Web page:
You can see the abstract for the paper with my own annotations, above.

In it she argues that there are:

a number of significant characteristics of digital literacy that are imperative to include in a pedagogy of digital literacy in order to make it a transformational pedagogy.  These include: explicit understandings of multimodality, opportunities for play and experimentation, participating within communities of practice, and critical engagement with text.

I had picked this article up to read Angela’s findings about digital pedagogy, but it was a timely read.  I am a big fan of the work of Paulo Freire, and of his work to empower communities through literacy.  By bringing in Freire’s notion of ‘transformative pedagogies’ this article reaffirmed the need for critical, participatory and dialogic practices to be woven into the digital learning landscape.

I’d love to hear of other readings and resources along these lines, if you know of any…?

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REVISION

ONTONOLGY

ASCETICS

DEONTONOLGY

TELEOLOGY

Revise.

Foucault's Nietzschean genealogy: truth, power, and the subject By Michael Mahon

and…Heidegger paraphrashed: It is not that we first begin from an inner subjective sphere (a la Descartes) and from there go out to meet things in the world; rather, we are always already ‘outside’ among things. (Kisner, W. 2008: ‘The Fourfold Revisited’)

Sheesh. Philosophy. Any ideas anyone?

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JOLT: Balancing Quality and Workload in Asynchronous Online Discussions

Of interest to teachers struggling to keep up with online discussions with their students!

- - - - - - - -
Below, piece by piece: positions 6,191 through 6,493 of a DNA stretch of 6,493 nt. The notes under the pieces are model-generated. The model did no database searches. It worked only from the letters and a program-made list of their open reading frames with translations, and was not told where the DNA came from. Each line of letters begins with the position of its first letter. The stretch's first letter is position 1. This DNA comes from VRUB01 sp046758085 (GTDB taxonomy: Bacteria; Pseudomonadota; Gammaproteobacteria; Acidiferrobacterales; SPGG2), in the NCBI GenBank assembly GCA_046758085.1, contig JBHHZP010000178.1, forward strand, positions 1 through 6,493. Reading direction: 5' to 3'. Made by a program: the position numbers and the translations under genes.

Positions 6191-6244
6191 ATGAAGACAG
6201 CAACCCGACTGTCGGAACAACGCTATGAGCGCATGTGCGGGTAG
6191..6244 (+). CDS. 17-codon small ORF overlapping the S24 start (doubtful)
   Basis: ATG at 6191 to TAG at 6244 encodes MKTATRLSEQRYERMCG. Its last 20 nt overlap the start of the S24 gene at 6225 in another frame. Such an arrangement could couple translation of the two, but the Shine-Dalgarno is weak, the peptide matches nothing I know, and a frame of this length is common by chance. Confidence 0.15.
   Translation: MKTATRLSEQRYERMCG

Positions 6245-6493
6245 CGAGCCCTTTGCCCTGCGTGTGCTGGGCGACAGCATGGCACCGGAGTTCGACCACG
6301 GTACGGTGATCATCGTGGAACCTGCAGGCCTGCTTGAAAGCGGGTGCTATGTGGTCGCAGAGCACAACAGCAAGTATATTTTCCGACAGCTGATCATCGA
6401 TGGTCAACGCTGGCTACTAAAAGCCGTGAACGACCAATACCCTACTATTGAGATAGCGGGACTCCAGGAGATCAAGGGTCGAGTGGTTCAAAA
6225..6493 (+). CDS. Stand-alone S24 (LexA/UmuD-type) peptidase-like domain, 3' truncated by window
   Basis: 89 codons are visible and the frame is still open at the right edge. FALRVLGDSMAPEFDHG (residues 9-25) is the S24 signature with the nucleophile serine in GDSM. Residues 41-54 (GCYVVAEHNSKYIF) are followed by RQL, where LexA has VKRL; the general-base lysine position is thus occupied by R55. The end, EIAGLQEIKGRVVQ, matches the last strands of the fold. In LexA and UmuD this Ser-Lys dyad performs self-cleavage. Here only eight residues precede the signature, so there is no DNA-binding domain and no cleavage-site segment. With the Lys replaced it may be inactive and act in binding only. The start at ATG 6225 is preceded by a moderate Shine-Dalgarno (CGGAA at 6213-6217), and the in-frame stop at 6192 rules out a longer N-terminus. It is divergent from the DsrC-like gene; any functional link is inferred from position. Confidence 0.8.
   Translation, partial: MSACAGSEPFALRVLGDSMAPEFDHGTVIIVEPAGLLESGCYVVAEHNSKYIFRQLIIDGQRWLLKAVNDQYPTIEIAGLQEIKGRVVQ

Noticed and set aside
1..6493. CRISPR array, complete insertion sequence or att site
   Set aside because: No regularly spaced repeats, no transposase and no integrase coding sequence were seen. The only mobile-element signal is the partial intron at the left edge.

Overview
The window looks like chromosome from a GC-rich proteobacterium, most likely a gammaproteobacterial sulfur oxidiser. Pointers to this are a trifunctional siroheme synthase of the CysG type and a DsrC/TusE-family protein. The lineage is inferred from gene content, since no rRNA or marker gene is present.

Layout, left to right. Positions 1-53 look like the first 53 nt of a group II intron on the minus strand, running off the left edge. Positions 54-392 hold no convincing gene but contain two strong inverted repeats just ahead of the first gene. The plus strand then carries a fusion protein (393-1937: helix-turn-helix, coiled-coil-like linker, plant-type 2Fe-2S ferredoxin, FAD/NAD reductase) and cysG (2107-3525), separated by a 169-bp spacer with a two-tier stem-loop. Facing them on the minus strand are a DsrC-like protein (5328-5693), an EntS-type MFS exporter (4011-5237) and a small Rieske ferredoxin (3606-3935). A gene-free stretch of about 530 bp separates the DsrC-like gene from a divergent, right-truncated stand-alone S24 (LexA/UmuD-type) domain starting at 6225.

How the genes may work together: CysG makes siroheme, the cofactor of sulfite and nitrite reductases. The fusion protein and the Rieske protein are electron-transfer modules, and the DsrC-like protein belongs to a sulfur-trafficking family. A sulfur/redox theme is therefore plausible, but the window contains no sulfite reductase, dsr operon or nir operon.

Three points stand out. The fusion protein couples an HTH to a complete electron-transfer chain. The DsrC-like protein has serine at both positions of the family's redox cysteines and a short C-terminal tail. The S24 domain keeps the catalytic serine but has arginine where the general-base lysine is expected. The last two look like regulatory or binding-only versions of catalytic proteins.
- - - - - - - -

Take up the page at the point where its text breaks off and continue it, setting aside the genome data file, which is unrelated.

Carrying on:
Goldman, Zvi (2011) ‘Balancing Quality and Workload in Asynchronous Online Discussions: A Win-Win Approach for Students and Instructors’. Journal of Online Learning and Teaching. 7:2 pp.313-323

ABSTRACT: The challenge addressed in this article is how to achieve a win-win balance between quality and workload for students and instructors participating in asynchronous online discussions. A Discussion Guideline document including minimum requirements and best practices was developed to address this need. The approach covers three phases: design and development, setting up expectations, and launch and management. The goals of the approach, based on a commitment shared by all full time and adjunct faculty, are high quality of education as well as retention of both students and qualified instructors.

Further explanation of the research challenge from the introduction: “When discussions are regarded as critical components of learning, and administered as such, they impose a significant workload on both students and instructors. In applicable programs targeting practitioner adults, discussion sessions, during which much of the evidence-based learning and experience sharing occur, can easily consume half the course workload (Goldman, 2010). The reality is that neither students nor instructors can afford to dedicate an unlimited amount of time to fulfill course requirements or teach a course. Therefore, as a matter of practicality, discussion sessions should be carefully implemented to balance pedagogic quality and workload for students and instructors alike.”